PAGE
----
• Cincinnati Enquirer Endorses Clinton
• Clinton's E-mails Will Not Be Released Before the Election
• Each Candidate Has Different Things to Think about before the Debate
• Trump's Money Woes Are Causing Internal Squabbles
• Trump Campaign: No Hablamos Español
• Eric Trump Says His Father Began With "Just About Nothing"
• Trump Adviser's Ties to Russia Being Investigated
• Today's Presidential Polls
• Today's Senate Polls
Conservatives cheered when Sen. Ted Cruz (R-TX) told the people attending the Republican National Convention, and those watching it on television, to "vote your conscience." Finally, they thought, we have a principled politician who puts conservative principles above expediency. No longer. Yesterday Cruz officially endorsed Trump on his Facebook page. Cruz said the reason for the flip-flop is that Hillary Clinton is unacceptable as president. Apparently he didn't know this in July; someone must have just told him.
More likely, several factors led to his change of heart. First, Trump is doing much better in the polls now than he was in July. Brushing off someone who you think is going to get crushed is much easier than brushing off someone who might win. Second, Cruz got a lot of negative feedback from the establishment for not supporting the Republican Party's nominee. He probably wasn't expecting so much. Third, his failure to endorse Trump has sparked talk of a primary challenge to Cruz in 2018, possibly from Rep. Michael McCaul (R-TX), the second richest member of Congress.
Many conservatives denounced Cruz for endorsing Trump. Glenn Beck said Friday was "a profoundly sad day for me." Conservative columnist Quin Hillyer said the endorsement was "a terrible mistake." Cruz's former speechwriter, Amanda Carpenter, called his decision "very disappointing." Cruz's top political aide Jason Johnson's only reaction was to post a photo of himself with his eyes closed. Cruz's endorsement is unlikely to win Trump many votes, but it could hurt the Senator in 2020 if another conservative runs for president.
At this point, Cruz has to walk a tightrope. If he doesn't act sort of enthusiastic about Trump, he is going to be accused of being a phony and not a team player. If he is too enthusiastic about Trump, he is going to be accused of bending with the prevailing winds and not being a principled conservative. It won't be easy for him. (V)
Donald Trump may have gotten Ted Cruz, but he lost the Cincinnati Enquirer, who on Tuesday gave its endorsement to Hillary Clinton, declaring:
In these uncertain times, America needs a brave leader, not bravado. Real solutions, not paper-thin promises. A clear eye toward the future, not a cynical appeal to the good old days. Hillary Clinton has her faults, certainly, but she has spent a lifetime working to improve the lives of Americans both inside and outside of Washington. It's time to elect the first female U.S. president—not because she's a woman, but because she's hands-down the most qualified choice.
Generally speaking, newspaper endorsements are not of much interest, since they don't move the needle very much anymore. This one's a bit more significant, though, because (a) Ohio is a swing state, and (b) the Enquirer hasn't endorsed a Democrat since they threw their support behind Woodrow Wilson in 1916. And he was a very different kind of Democrat. That means they went for Hoover in the midst of the Great Depression, preferred Goldwater over LBJ, believed Dewey would defeat Truman, and thrice gave their blessing to Richard Nixon. Endorsing Donald Trump, however, was a bridge too far. (Z)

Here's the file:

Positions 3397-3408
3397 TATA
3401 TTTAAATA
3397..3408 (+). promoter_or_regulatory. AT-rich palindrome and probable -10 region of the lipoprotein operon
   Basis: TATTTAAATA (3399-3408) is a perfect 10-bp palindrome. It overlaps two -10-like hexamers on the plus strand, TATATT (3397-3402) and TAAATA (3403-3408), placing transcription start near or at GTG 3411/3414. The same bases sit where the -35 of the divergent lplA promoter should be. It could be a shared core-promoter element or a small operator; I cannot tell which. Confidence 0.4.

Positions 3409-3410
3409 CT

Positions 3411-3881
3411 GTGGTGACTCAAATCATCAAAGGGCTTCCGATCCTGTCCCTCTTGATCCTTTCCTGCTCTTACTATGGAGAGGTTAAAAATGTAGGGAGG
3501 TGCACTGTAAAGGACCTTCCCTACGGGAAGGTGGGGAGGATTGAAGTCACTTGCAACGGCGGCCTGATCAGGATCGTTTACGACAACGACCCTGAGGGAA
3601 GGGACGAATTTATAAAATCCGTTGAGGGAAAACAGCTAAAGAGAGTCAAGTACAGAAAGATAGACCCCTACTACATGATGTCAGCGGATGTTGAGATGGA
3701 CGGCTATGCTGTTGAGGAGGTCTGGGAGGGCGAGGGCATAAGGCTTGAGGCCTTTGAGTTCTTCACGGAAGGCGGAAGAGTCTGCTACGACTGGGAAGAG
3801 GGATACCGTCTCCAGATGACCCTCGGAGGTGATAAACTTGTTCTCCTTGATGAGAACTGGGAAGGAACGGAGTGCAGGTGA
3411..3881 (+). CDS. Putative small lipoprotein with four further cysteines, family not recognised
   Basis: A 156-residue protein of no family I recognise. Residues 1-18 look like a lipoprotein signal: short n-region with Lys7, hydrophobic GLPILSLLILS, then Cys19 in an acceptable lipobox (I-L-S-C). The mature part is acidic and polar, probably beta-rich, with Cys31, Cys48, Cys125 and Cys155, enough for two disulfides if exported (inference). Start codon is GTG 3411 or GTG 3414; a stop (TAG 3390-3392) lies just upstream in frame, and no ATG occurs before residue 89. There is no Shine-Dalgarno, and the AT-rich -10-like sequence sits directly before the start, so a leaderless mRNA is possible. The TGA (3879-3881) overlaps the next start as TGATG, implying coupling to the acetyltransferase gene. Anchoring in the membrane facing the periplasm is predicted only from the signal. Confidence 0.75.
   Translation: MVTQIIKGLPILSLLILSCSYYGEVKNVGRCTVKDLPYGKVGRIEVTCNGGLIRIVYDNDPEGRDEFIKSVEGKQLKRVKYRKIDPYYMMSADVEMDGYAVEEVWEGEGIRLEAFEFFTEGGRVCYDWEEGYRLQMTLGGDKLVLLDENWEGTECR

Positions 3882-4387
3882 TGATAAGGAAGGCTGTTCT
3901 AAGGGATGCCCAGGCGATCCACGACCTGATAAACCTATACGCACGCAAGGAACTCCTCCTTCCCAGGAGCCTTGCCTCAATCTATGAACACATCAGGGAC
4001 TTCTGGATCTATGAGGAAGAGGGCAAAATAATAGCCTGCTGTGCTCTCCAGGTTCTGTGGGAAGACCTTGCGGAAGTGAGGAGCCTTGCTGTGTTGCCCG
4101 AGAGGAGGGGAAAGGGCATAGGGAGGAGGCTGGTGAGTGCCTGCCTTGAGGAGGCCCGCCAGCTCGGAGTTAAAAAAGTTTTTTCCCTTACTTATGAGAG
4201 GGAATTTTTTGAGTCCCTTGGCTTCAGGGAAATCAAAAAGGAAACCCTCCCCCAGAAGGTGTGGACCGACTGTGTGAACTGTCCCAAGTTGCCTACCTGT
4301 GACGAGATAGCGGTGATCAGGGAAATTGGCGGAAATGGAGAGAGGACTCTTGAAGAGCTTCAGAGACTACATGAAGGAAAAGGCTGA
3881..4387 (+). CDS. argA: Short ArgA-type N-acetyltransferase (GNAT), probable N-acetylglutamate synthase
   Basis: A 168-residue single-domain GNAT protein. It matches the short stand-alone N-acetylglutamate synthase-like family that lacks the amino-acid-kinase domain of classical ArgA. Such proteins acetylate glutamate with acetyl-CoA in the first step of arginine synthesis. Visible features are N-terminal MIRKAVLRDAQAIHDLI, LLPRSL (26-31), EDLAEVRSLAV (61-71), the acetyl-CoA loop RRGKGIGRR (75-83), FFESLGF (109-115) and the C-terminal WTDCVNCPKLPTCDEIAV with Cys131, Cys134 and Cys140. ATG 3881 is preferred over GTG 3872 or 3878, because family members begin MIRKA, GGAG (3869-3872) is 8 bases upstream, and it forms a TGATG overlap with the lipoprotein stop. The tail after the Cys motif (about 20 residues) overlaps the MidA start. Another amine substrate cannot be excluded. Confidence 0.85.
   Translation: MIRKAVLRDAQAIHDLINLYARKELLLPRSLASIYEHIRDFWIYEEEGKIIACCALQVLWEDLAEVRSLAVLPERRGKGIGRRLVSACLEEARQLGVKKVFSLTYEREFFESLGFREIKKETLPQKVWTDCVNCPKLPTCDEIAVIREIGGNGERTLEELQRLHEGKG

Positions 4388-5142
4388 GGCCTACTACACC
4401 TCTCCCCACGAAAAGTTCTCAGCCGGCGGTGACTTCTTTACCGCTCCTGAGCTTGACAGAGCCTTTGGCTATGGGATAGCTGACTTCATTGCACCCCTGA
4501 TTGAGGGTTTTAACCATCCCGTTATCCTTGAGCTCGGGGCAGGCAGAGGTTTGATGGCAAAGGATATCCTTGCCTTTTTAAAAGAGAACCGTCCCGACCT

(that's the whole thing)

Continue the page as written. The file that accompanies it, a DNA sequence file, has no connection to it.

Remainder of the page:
Yesterday, federal judge James Boasberg ordered the State Dept. to release about 1,050 pages (about 580 messages) of Hillary Clinton's newly-discovered emails before the election, but the rest of the 15,000 new emails will be subject to release after, in order to give the State Dept. time to check them for confidential information. Actually, of the 15,000, the State Dept. has already determined that 9,400 were purely personal and will not be released at all. That leaves 5,600 to be reviewed, but it is thought that many of those are duplicates of emails that have already been released. All in all, this development is a victory of Clinton and a defeat for Judicial Watch, the conservative organization that wanted them so it could release them before the election. (V)
The first debate between Donald Trump and Hillary Clinton is Monday, and each of the candidates has different things to be concerned about, according to a piece by NPR's Mara Liasson:Hillary Clinton's concerns
- She has to make it clear why she wants to be president
- How will she deal with the burden of high expectations?
- How will she deal with the fact that aggressive women are perceived negatively?
- She can't win the debate but she has to avoid losing it
- Can he dominate, as he did in the primaries, yet still be presidential?
- How does he handle a woman?
- Will he change his style from the primary debates?
- Can Trump manage the post-debate spin?
Historically, candidates can't win an election by debating, but they can certainly lose one. But this year is so strange, the normal rules don't apply. (V)
Hillary Clinton is over $200 million ahead in the fundraising race, and that is starting to become an issue as we head into the home stretch. Using her money, Clinton will be able to dominate in both the air war and the ground war. On Thursday, some of Trump's top financial people gathered and began pointing fingers. Some blamed the finance chair, Steve Mnuchin, while others said that Trump is running a weak campaign. Still others blamed the RNC for withholding donor lists. Part of the problem is that nobody has contacted some of the biggest donors. The campaign argued that it is well known that they don't support Trump, so why bother? Others said that if you don't try, you can't possibly win. (V)
We are fond of mentioning the Sherlock Holmes story "Silver Blaze" (second time this week!), in which the key to the case is a dog that didn't bark. The point is that sometimes we learn more from what a campaign is not doing than what they are doing. And in that vein, Politico's Shane Goldmacher points out that there is no Spanish-language aspect to Trump's campaign. No commercials have been produced, and none are planned. There isn't even a Spanish-language version of the campaign website.